Speech-Language Pathologists (SLPs) are professionals educated in the study of human communication including speech and language, cognitive function and also are trained to evaluate and treat swallowing disorders in children and adults. By evaluating the speech, language, cognitive, communication, and swallowing skills of the patient, the speech-language pathologist determines what communication or swallowing problems exist and the best way to treat them.
SLPs are trained to help improve, adapt or restore functions that have been impaired or lost as a result of illness, injury or congenital abnormality involving goals set by the therapist, patient and family that an individual can reach in a reasonable period of time. Speech therapy services also help maintain, develop or improve skills which have not (but normally would have) developed or which are at risk of being lost as a result of illness, injury, loss of a body part, or congenital abnormality. Examples include therapy for a child who is not speaking at the expected age or an adult with difficulty speaking after a stroke.
Speech therapy covers a wide range of services for all ages, from birth to old age, and is provided in schools, hospitals, home care, rehabilitation centers, and nursing homes. SLPs work with individuals who have physical or cognitive disorders resulting in difficulty communicating. Communication includes speech (articulation, voice, linguistics) and language (phonology, morphology, syntax, semantics, pragmatics, both receptive and expressive language, including reading and writing). SLPs treat acquired reading and writing impairments in adults and children who have previously learned how to read and write and are diagnosed with neurologic impairments. SLPs also provide services for individuals with dysphagia (difficulty swallowing).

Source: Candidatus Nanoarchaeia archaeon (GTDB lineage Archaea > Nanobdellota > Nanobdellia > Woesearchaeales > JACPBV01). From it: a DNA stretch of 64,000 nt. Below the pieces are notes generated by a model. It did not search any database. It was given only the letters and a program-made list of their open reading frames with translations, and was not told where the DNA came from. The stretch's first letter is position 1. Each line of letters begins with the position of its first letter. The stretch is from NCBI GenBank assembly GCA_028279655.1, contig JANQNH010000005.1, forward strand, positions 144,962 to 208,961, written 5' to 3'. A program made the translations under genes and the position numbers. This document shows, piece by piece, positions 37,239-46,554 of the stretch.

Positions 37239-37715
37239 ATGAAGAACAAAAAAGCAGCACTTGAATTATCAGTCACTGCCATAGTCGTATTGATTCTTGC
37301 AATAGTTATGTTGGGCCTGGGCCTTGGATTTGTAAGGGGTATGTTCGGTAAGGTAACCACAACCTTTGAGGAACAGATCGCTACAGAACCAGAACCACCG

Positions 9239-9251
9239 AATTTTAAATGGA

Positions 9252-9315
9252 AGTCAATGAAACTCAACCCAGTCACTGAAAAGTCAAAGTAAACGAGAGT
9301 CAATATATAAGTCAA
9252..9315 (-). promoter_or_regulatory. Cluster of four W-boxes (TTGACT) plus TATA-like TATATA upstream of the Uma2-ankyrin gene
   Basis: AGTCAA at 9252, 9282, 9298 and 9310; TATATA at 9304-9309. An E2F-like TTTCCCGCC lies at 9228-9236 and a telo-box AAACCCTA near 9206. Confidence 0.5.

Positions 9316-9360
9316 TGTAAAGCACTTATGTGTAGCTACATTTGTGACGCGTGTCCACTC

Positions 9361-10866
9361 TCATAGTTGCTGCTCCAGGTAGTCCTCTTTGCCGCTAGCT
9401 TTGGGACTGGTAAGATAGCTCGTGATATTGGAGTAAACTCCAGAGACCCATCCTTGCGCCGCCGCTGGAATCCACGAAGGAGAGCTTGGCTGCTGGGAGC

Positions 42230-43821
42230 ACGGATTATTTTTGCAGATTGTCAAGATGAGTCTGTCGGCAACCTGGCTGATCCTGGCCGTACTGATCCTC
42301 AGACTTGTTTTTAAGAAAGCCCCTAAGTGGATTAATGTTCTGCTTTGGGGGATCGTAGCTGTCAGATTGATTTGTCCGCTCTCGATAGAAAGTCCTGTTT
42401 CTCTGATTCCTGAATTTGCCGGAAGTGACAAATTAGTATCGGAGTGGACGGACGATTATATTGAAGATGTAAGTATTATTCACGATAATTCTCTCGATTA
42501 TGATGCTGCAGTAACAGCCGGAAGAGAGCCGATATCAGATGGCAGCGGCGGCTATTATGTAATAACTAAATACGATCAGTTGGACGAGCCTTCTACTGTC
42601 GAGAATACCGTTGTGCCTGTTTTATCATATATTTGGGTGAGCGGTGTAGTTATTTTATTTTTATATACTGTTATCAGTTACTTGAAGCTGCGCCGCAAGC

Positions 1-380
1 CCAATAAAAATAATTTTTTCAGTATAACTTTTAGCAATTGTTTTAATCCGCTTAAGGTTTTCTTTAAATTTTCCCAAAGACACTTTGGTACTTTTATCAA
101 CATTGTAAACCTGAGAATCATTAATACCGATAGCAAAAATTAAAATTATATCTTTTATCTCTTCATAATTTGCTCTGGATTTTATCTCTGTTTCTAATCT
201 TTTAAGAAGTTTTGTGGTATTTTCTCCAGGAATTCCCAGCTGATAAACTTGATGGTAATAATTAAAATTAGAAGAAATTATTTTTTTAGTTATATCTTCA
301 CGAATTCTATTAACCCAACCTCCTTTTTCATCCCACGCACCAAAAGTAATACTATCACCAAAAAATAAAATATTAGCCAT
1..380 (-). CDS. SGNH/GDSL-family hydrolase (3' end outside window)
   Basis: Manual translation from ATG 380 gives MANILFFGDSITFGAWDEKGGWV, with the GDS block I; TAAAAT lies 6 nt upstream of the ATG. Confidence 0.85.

Community Sports and Therapy offers many different areas of specialty
within the speech therapy field including, but not limited to:
Adult Language Disorders
Apraxia of Speech
Auditory Processing Disorder
Child Language Disorders
Home Health Care
Pragmatic Language Disorders
We offer Cancer-Related Cognition Therapy
Cancer-Related Cognitive Impairment (CRCI) includes:
• Mental fogginess
• Trouble concentrating
• Forgetting things they usually have no trouble recalling
• Difficulties remembering details (names, dates, etc.)
• Trouble multi-tasking
• Taking longer to finish tasks
• Word finding difficulties
We offer Cancer-Related Dysphagia Therapy
Individuals treated for head and neck cancer may experience any or all of the following swallowing problems:
• The need to swallow many times to clear food from the mouth and throat
• Gurgly, wet-sounding voice after swallowing
• Coughing or choking
• Throat clearing while eating
• Pain and dryness when swallowing
Why should I see a Speech Language Pathologist (SLP) before beginning treatment for head/neck cancer?
Recent studies have found that patients who begin using swallowing exercises before beginning cancer treatment have less severe side effects from treatment and a better chance to continue eating and drinking normally after treatment is complete. Preventing these difficulties has been found to be more effective than trying to correct them after they occur. Meeting with a SLP before beginning your cancer treatment will help you better understand what to expect, as well as how you might best maintain or restore your swallowing function.
How do I get started?
Discuss your cognition symptoms and memory difficulties or your swallowing symptoms and difficulties with your doctor.
A physician referral is required for speech therapy services. Ask your physician to order “ST evaluate and treat.” Following the evaluation, the Speech Language Pathologist will determine the best treatment plan for you.